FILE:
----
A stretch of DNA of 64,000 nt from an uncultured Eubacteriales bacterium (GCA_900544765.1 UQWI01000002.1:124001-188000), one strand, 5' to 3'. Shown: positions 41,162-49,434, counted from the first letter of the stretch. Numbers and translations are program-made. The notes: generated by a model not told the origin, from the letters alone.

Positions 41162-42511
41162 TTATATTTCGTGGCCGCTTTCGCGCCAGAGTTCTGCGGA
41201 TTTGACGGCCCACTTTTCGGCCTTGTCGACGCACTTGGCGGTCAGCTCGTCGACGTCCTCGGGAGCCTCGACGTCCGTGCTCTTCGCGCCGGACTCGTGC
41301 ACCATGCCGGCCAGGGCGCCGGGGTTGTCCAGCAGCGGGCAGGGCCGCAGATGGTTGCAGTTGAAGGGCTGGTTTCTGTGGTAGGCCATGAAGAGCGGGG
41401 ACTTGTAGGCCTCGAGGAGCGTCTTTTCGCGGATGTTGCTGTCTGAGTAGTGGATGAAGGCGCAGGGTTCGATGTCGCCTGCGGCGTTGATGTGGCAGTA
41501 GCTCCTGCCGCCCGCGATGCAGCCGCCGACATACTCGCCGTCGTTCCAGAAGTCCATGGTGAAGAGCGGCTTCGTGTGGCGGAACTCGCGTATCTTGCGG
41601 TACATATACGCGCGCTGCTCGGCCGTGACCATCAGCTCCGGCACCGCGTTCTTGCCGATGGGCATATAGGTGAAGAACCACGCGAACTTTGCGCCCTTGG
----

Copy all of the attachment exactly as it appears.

A stretch of DNA of 64,000 nt from an uncultured Eubacteriales bacterium (GCA_900544765.1 UQWI01000002.1:124001-188000), one strand, 5' to 3'. Shown: positions 41,162-49,434, counted from the first letter of the stretch. Numbers and translations are program-made. The notes: generated by a model not told the origin, from the letters alone.

Positions 41162-42511
41162 TTATATTTCGTGGCCGCTTTCGCGCCAGAGTTCTGCGGA
41201 TTTGACGGCCCACTTTTCGGCCTTGTCGACGCACTTGGCGGTCAGCTCGTCGACGTCCTCGGGAGCCTCGACGTCCGTGCTCTTCGCGCCGGACTCGTGC
41301 ACCATGCCGGCCAGGGCGCCGGGGTTGTCCAGCAGCGGGCAGGGCCGCAGATGGTTGCAGTTGAAGGGCTGGTTTCTGTGGTAGGCCATGAAGAGCGGGG
41401 ACTTGTAGGCCTCGAGGAGCGTCTTTTCGCGGATGTTGCTGTCTGAGTAGTGGATGAAGGCGCAGGGTTCGATGTCGCCTGCGGCGTTGATGTGGCAGTA
41501 GCTCCTGCCGCCCGCGATGCAGCCGCCGACATACTCGCCGTCGTTCCAGAAGTCCATGGTGAAGAGCGGCTTCGTGTGGCGGAACTCGCGTATCTTGCGG
41601 TACATATACGCGCGCTGCTCGGCCGTGACCATCAGCTCCGGCACCGCGTTCTTGCCGATGGGCATATAGGTGAAGAACCACGCGAACTTTGCGCCCTTGG